Sampling Method:   Non-Probability Sample
Study Population

Patients hospitalized for complicated intra-abdominal infections

Criteria

Inclusion Criteria:

  • A recorded primary diagnosis of a complicated intra-abdominal. infection (cIAI) and a procedure involving a laparotomy, laparoscopy, or percutaneous drainage of an intra-abdominal abscess The study will be a prospective, multi-centre, epidemiological study of patients (aged > 18 years) diagnosed with a complicated intra-abdominal infection AND who received a procedure involving laparotomy/laparoscopy or percutaneous drainage of an intra-abdominal abscess. cIAI's will include the following conditions/ diagnoses:
  • Gastric ulcer with perforation;
  • Gastric ulcer with hemorrhage and perforation;
  • Duodenal ulcer with perforation;
  • Duodenal ulcer with hemorrhage and perforation;
  • Peptic ulcer with perforation;
  • Peptic ulcer with hemorrhage and perforation;
  • Gastrojejunal ulcer with perforation;
  • Gastrojejunal ulcer with hemorrhage and perforation;
  • Acute appendicitis with generalized peritonitis;
  • Acute appendicitis with peritoneal abscess;
  • Peritonitis;
  • Abscess of intestine;
  • Fistula of intestine, excluding rectum and anus;
  • Ulceration of intestine;
  • Perforation of intestine;
  • Abscess of liver; or
  • Acute cholecystitis with perforation.

The initial antibiotic regimen will be defined as all IV antibiotics newly received either on the day immediately prior to laparotomy or laparoscopy or percutaneous drainage of an intra-abdominal abscess, or on the day of these procedures, given that the use of these procedures prior to initiation of IV antibiotic regimens in complicated IAIs , which is increasingly common, is likely reflective of prophylaxis.

Exclusion Criteria:

  • Patients not signing an informed consent form.
  • Patients participating in another interventional study.
  Contacts and Locations
Choosing to participate in a study is an important personal decision. Talk with your doctor and family members or friends about deciding to join a study. To learn more about this study, you or your doctor may contact the study research staff using the Contacts provided below. For general information, see Learn About Clinical Studies.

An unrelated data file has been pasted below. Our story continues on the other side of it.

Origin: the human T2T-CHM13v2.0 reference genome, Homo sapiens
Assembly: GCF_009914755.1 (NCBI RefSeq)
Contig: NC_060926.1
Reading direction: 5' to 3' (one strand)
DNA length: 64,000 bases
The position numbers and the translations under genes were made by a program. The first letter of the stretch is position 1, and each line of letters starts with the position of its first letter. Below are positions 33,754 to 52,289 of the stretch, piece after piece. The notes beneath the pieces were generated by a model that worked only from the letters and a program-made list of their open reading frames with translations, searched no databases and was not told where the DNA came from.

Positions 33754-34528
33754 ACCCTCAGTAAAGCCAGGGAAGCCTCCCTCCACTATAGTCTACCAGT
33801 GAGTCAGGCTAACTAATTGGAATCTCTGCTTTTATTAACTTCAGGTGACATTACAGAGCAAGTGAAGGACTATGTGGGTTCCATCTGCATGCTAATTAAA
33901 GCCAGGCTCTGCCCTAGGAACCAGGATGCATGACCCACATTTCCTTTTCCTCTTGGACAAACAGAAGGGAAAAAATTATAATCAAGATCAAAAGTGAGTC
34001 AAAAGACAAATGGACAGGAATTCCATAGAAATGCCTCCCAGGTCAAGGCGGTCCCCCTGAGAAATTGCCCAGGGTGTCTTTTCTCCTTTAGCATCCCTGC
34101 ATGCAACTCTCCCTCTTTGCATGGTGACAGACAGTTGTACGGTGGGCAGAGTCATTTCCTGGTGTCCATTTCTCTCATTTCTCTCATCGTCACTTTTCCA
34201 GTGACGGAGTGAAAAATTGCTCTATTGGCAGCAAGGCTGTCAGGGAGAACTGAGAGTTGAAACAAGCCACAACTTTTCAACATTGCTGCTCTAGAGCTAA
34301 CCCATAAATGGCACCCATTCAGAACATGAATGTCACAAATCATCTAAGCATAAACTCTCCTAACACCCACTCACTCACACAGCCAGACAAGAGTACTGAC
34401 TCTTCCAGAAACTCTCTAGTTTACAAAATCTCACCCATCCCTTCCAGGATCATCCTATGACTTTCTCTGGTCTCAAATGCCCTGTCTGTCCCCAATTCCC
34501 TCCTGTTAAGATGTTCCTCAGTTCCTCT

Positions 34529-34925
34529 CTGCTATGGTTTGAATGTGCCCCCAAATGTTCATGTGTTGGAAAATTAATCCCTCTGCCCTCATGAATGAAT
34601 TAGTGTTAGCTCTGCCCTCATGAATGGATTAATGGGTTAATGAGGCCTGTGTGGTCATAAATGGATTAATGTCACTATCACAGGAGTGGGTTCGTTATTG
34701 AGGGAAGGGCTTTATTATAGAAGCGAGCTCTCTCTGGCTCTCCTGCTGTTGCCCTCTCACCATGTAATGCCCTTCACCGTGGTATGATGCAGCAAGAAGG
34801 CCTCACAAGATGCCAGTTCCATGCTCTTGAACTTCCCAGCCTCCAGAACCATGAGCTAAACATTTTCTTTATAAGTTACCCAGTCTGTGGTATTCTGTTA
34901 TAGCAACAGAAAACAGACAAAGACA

Please refer to this study by its ClinicalTrials.gov identifier: NCT00929643

Locations
Greece
Pfizer Investigational Site
Haidari, Athens, Greece, 124 62
Pfizer Investigational Site
Holargos, Athens, Greece, 115 27
Pfizer Investigational Site
Marousi, Athens, Greece, 151 26
Pfizer Investigational Site
N. Ionia, Athens, Greece, 142 33
Pfizer Investigational Site
Peireus, Athens, Greece, 184 54
Pfizer Investigational Site
Rio, Patras, Greece, 26500
Pfizer Investigational Site
Herakleion, Vrete, Greece, 70013
Pfizer Investigational Site
Athens, Greece, 115 24
Pfizer Investigational Site
Athens, Greece, 115 26
Pfizer Investigational Site
Thessaloniki, Greece, 56429
Pfizer Investigational Site
Thessaloniki, Greece, 54636
Pfizer Investigational Site
Thessaloniki, Greece, 546 35
Pfizer Investigational Site
Thessaloniki, Greece, 546 42
Sponsors and Collaborators
Wyeth is now a wholly owned subsidiary of Pfizer
Pfizer
Investigators
Study Director: Pfizer CT.gov Call Center Pfizer
  More Information

Additional Information:
No publications provided

Responsible Party: Wyeth is now a wholly owned subsidiary of Pfizer
ClinicalTrials.gov Identifier: NCT00929643     History of Changes
Other Study ID Numbers: 3074A1-102311, B1811060
Study First Received: June 26, 2009
Results First Received: June 27, 2012
Last Updated: August 6, 2012
Health Authority: Greece: National Organization of Medicines

Keywords provided by Wyeth is now a wholly owned subsidiary of Pfizer:
health care costs
Intra-Abdominal Infection

Additional relevant MeSH terms:
Communicable Diseases
Infection
Intraabdominal Infections

ClinicalTrials.gov processed this record on November 25, 2014